The speech of Shelly Hattan: co-chairman, metroplex Atheists, Texas state director, American Atheists

The speech of Shelly Hattan: co-chairman, metroplex Atheists, Texas state director, American Atheists

Hello, my name is Shelly Hattan I land I’m from Fort Worth, Texas. For the past six years Texas has led the way in implementing Charitable Choice programs. I’m here to tell you that Charitable Choice will fail because Charitable Choice has already failed in Texas.

Before 1996 when Charitable Choice was signed into law, charitable groups were eligible to receive government funds if they met the following criteria:

1. Obtain 501 (c)(3) status to allow public oversight and audit;

2. Remain religiously and politically neutral in hiring and treating clients;

3. Maintain minimum state standards of safety and competence.

The ONLY reason Charitable Choice exists is to circumvent those three requirements and still receive government money.

Money given to Texas Charitable Choice programs has been used inappropriately and without any form of oversight and grievance resolution.

The Jobs Partnership of Washington County, Texas, won a state contract through Charitable Choice receiving $8,000 of its $20,000 annual budget from the state for job training.

The programs budget and curriculum show that Jobs Partnership used state money to buy Bibles and that the program focused a great deal of its efforts on Bible study.

This is a program established to help people find jobs and the money is being spent on Bibles.

Charitable Choice has also funded groups that openly discriminate. The Community Enrichment Center, which is an organization set up to help poverty-stricken families, is located three miles from my home. The director proudly states in a front-page news article that he would never hire an Atheist because “that would be inappropriate.”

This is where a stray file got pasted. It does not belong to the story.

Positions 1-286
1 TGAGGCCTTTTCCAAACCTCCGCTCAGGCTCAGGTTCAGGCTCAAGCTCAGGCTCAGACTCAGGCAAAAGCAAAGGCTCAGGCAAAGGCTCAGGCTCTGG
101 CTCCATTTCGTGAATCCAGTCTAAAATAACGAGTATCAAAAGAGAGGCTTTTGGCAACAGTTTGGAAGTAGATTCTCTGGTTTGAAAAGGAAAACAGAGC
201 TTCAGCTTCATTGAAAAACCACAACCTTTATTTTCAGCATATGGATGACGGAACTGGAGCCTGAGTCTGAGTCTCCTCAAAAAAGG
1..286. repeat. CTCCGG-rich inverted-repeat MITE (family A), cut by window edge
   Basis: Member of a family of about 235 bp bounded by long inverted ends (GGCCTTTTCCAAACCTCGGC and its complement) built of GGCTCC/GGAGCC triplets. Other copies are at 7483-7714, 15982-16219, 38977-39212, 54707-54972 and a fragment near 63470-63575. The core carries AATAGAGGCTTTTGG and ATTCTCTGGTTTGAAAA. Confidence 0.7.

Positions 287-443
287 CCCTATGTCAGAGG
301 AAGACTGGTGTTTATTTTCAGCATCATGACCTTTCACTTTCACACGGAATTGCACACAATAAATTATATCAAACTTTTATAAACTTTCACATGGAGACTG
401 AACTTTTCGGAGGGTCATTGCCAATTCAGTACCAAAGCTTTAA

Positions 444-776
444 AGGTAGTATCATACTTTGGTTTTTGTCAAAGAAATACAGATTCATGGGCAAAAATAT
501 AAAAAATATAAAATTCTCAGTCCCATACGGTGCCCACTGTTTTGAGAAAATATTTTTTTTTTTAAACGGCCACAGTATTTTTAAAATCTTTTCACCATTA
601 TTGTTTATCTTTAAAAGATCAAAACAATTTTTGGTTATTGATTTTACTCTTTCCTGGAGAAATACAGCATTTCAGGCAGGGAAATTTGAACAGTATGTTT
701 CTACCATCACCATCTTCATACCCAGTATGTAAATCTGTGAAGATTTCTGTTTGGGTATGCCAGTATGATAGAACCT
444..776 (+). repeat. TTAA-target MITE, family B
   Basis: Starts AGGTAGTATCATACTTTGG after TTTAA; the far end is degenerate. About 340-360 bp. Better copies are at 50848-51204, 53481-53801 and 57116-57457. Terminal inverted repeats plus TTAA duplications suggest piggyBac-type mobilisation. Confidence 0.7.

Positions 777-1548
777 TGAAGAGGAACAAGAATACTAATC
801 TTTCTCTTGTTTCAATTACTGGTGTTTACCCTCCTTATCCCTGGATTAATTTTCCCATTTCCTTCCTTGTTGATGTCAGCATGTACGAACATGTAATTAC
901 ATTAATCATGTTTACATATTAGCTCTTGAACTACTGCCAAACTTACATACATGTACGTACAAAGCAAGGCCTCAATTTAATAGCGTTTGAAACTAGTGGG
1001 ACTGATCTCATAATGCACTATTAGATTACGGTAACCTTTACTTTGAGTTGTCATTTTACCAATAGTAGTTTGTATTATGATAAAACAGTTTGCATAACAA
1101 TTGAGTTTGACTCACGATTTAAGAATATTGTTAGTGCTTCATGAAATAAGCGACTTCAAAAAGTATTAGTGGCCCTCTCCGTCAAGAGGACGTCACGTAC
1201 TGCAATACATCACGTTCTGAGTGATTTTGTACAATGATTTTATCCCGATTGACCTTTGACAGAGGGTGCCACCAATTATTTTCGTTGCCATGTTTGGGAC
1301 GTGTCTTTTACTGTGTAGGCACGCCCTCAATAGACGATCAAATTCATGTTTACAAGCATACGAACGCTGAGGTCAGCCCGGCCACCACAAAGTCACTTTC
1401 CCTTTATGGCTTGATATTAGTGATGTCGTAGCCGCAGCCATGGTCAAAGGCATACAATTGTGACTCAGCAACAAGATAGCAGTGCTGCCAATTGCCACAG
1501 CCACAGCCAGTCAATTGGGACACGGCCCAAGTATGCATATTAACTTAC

I went to the Housing and Urban Development Department with what I thought was a smoking gun — the director’s public admission that he discriminates against hiring Atheists. I found the center could openly discriminate and still receive federal funding.

I ask, what does discriminating against hiring Atheists have to do with helping poverty-stricken families?

This is discrimination — federally funded discrimination.

In Texas, Charitable Choice took the oversight of the health and welfare of children and gave it to an “alternative accreditation” board made up of pastors.

Teen Challenge is a substance abuse treatment center for teenagers located in South Texas. Before Charitable Choice was instituted, the state issued a 49-page list of violations in 1995. The state found that Teen Challenge violated minimum requirements to:

* protect the health, safety, rights, and welfare of clients;

* provide adequate services;

* comply with all applicable laws, regulation, policies and procedures;

* maintain required licenses, permits and credentials;

* and comply with professional and ethical codes of conduct.

This was a drug treatment center which was absolutely incapable of treating drug abuse. In 1995, then Governor George W Bush stated: “Teen Challenge should view itself as a pioneer in how Texas approaches faith-based programs.”

I couldn’t agree more.

The entire alternative accreditation process was dismantled in the spring of 2001.

What has Charitable Choice accomplished in Texas?

* State money is being spent unwisely and without accountability.

* State money is supporting discrimination.

* State money is funding incompetence and abuse.

And despite this impressive record of failure, President Bush and Attorney General Ashcroft want to expand this mess nationwide.

I say no.

Shelly Hattan may be reached at:

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